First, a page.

February 7, 2023

Aurora Labs chief product officer Matt Henderson says there was a sophisticated over-the-counter (OTC) scam running around that nearly tricked him into losing stock of his hard-earned cryptocurrency.

Henderson explained the details of his personal engagement with a scam artist known as “Olai” to his Twitter followers on August 5.

The Olai scam basically involves deceiving the victim into believing that the payment was received for an OTC crypto transaction, when in reality it was not.

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Henderson explained that the crypto scam started when Olai contacted him on the Telegram messaging app, inquiring about purchasing AURORA tokens with USC Coin (USDC).

The spouses agreed to conduct the transaction via escrow, a joint strategy that a neutral and trusted third party holds assets on both sides of the transaction and releases to the counterparty when payment terms are met.

In this case, Henderson chose Aurora Labs chief security officer Frank Brown to act as the escrow agent, whom he initially referred to as “Steve” in a Twitter thread.

However, Henderson discovered something fishy when his escrow partner shared a screenshot of him that supposedly gives the go-ahead for the full amount of AURORA tokens to be issued to the buyer.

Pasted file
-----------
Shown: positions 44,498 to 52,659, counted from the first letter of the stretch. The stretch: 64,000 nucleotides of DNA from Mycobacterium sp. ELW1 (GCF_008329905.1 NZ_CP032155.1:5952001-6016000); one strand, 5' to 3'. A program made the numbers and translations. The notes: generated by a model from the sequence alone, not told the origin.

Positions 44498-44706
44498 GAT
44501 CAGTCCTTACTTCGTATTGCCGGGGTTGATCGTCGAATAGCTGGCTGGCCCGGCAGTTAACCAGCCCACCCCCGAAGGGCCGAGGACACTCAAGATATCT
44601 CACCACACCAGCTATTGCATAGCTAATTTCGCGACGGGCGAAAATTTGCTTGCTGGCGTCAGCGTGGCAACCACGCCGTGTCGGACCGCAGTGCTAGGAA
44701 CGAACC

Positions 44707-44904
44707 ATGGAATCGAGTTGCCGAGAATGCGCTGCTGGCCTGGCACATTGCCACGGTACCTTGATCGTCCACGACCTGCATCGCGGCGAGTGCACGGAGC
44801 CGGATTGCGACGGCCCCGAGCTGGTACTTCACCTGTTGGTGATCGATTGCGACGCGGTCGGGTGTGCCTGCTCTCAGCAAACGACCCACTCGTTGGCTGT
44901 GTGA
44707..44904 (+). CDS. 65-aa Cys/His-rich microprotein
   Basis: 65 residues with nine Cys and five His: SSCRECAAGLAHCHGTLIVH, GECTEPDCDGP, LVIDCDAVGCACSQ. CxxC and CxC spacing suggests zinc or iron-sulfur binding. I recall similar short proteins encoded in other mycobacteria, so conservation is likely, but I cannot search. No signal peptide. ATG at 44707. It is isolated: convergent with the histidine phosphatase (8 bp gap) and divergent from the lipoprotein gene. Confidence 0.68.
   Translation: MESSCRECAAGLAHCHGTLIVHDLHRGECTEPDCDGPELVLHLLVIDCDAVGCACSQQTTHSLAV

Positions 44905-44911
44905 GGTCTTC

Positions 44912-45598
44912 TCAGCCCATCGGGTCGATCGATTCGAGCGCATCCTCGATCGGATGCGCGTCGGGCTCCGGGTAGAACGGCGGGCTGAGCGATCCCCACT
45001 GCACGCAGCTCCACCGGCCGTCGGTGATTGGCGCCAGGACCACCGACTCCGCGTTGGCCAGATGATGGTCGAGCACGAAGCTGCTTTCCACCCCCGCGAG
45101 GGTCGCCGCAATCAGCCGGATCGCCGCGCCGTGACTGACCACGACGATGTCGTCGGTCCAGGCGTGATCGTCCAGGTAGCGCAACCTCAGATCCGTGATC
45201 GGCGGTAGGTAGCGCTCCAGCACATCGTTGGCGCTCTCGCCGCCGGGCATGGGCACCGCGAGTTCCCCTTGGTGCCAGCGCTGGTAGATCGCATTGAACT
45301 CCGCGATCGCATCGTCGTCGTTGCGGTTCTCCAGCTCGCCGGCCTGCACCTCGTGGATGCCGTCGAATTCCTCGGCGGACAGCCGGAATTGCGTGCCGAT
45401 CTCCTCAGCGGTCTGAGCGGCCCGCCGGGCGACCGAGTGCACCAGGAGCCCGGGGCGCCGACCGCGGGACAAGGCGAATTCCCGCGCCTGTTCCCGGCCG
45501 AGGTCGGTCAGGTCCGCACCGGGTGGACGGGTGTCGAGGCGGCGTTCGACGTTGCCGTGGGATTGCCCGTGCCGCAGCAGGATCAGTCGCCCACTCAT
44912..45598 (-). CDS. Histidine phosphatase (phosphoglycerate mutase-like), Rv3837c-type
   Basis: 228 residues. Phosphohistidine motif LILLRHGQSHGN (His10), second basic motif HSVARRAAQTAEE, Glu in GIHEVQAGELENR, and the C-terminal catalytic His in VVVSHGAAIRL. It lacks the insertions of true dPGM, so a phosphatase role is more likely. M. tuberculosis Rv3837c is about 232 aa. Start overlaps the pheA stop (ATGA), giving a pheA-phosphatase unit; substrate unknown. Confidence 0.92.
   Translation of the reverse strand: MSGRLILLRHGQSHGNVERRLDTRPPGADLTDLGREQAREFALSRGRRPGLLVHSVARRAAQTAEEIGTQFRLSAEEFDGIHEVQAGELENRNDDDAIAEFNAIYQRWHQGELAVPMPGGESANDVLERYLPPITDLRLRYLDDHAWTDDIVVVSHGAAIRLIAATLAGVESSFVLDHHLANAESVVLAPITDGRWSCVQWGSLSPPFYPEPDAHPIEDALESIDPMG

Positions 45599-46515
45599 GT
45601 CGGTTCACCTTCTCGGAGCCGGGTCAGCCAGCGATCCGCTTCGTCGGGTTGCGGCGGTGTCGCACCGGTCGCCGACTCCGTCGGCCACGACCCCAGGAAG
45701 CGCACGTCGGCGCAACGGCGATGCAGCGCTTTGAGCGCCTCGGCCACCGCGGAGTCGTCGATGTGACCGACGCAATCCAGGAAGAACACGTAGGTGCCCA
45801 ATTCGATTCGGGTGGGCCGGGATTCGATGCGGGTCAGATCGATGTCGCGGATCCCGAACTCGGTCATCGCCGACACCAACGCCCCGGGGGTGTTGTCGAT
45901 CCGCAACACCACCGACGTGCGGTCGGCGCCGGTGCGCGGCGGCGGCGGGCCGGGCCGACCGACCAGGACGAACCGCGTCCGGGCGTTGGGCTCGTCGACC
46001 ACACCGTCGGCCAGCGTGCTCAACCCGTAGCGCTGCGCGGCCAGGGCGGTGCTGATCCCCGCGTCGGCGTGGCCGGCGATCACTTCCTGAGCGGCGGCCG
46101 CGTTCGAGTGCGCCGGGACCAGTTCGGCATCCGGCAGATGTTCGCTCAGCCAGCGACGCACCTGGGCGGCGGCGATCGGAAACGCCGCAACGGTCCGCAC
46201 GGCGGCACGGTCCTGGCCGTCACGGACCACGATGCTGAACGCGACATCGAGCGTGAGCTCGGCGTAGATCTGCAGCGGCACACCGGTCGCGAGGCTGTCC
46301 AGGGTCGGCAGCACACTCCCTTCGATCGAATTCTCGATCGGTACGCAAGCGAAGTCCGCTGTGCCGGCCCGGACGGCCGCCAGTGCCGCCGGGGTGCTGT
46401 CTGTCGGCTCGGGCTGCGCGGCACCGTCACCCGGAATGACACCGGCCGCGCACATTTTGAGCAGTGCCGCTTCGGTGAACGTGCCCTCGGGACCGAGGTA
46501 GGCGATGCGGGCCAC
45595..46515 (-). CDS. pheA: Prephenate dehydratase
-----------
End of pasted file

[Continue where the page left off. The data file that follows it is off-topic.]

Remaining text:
According to Henderson, the scammers duplicated his Discord profile and directed Brown to release his AURORA token credit to the scammers.

The Discord block function made sure that Henderson was not aware that his profile had been cloned and that scammers were impersonating him.

After successfully dodging the fraud, Henderson later deciphered the intricacies of the scheme, warning anyone who trades cryptocurrency through OTC means to be extremely careful and avoid falling victim to the intricate scheme.

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Also share that a scammer named “Olai” may still be active in the community, as someone using a similar name and tactics observer on Telegram, according to Twitter user Scott Yeager.

“How curious… I was recently contacted by Olai Olsen on Telegram trying to start an OTC deal and offer USDC. Same character?”

Earlier this year, the US Federal Trade Commission found that nearly half of all crypto-related frauds originated from social media platforms in 2021.

In a June report, the Federal Trade Commission (FTC) reported that fraudsters lost up to $1 billion in cryptocurrency over the course of the year, a fivefold increase from 2020.